However, even with these factors to consider, Krishnan argues that corporates can have “significant leverage” on their fee structures with banks. “They can effectively demand exception pricing by putting their transactional business out to competitive tender using established RFP processes,” he says. Whilst it is unlikely that a corporate will seek a new relationship more than once every few years (if at all), the potential to lose a key client will at least promote discussion around fees. The strongest leverage items for major corporates typically include the ability to commit large volumes of transactions (through direct debits or wire transfers, for example) and by maintaining significant net daily and average balances with their banks. There is, Krishnan notes, typically a direct correlation between client size and their ability to negotiate a more competitive fee structure.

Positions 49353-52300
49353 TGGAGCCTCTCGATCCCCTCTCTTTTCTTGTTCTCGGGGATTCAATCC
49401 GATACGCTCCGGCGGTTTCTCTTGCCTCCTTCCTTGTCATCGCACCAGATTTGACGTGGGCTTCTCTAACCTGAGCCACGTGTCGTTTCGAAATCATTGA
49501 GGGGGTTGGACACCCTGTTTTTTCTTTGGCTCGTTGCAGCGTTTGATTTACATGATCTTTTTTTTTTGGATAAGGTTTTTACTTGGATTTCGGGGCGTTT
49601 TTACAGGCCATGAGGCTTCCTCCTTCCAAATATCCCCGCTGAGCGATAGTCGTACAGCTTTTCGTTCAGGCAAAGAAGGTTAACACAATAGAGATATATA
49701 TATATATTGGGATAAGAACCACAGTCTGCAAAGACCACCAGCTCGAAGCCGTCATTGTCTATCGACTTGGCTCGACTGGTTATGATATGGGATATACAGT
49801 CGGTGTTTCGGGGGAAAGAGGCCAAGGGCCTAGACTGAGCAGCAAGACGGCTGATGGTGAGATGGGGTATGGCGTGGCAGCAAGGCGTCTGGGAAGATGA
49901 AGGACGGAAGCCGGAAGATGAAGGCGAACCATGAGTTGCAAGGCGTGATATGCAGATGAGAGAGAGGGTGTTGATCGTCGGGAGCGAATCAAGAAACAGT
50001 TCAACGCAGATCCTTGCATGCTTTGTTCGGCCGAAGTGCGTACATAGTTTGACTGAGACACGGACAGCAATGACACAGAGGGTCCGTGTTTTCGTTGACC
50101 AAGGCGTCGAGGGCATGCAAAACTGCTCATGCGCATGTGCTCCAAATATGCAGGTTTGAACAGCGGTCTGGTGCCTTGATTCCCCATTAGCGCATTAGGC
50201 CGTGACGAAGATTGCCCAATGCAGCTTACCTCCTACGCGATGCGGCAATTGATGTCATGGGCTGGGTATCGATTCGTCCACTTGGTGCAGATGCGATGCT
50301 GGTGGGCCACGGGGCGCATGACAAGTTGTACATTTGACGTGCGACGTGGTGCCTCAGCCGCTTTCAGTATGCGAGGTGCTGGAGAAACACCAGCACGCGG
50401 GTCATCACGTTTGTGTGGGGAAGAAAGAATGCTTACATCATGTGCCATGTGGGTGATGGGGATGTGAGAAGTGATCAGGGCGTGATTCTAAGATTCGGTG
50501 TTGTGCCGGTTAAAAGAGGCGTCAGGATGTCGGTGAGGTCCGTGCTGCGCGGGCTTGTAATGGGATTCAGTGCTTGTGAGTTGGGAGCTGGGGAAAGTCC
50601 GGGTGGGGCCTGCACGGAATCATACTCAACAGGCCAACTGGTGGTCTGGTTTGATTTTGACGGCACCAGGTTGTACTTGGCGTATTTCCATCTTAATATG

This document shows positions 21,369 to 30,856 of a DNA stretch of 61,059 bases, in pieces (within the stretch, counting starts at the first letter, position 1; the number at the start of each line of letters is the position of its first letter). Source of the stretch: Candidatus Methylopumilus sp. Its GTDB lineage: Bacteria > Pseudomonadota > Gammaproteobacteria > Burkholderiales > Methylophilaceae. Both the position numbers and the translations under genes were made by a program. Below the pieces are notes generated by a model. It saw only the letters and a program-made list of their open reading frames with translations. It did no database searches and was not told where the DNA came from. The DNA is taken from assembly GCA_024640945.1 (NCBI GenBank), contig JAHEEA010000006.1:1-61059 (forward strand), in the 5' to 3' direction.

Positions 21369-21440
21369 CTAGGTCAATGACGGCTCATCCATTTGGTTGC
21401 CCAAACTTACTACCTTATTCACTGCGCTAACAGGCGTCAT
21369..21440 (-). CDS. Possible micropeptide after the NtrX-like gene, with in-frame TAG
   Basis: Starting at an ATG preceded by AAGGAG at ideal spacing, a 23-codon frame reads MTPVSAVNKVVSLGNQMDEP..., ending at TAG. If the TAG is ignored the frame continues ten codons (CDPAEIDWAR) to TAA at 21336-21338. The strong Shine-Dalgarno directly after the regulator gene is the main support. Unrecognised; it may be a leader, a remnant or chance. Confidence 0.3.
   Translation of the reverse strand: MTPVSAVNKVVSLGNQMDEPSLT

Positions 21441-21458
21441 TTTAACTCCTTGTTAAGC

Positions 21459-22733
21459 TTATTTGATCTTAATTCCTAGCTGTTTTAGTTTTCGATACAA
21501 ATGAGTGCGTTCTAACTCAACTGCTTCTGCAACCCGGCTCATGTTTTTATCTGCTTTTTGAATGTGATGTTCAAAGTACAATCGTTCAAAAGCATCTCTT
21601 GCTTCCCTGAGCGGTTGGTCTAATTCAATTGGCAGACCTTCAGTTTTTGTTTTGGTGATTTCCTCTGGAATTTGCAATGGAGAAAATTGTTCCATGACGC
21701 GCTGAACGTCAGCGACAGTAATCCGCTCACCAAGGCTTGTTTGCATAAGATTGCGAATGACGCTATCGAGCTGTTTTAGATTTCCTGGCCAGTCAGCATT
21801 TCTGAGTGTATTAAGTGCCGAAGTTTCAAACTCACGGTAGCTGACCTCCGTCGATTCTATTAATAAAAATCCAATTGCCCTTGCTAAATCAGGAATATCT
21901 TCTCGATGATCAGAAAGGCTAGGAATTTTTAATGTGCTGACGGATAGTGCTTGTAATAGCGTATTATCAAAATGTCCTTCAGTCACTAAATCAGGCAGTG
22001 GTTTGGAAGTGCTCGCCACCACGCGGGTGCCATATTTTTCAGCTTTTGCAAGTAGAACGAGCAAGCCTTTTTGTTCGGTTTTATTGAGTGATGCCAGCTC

From a bargaining standpoint, to be able to quantify the value of their client relationships, many banks have developed multiple metrics over time, including profitability, contribution, lifetime value, and target revenue based models. “These can be adapted to reflect different business segments – corporate, commercial and small business – and industry segments along with the breadth and extent to which products are consumed,” says Krishnan. “If client relationship value can be normalised across both the asset and liability side of the business to arrive at a relationship score based on the relative product value weightings, separate business and industry segment benchmarks can be defined providing an effective framework to formulate median and best offers that relationship managers can use to negotiate fees with their clients.”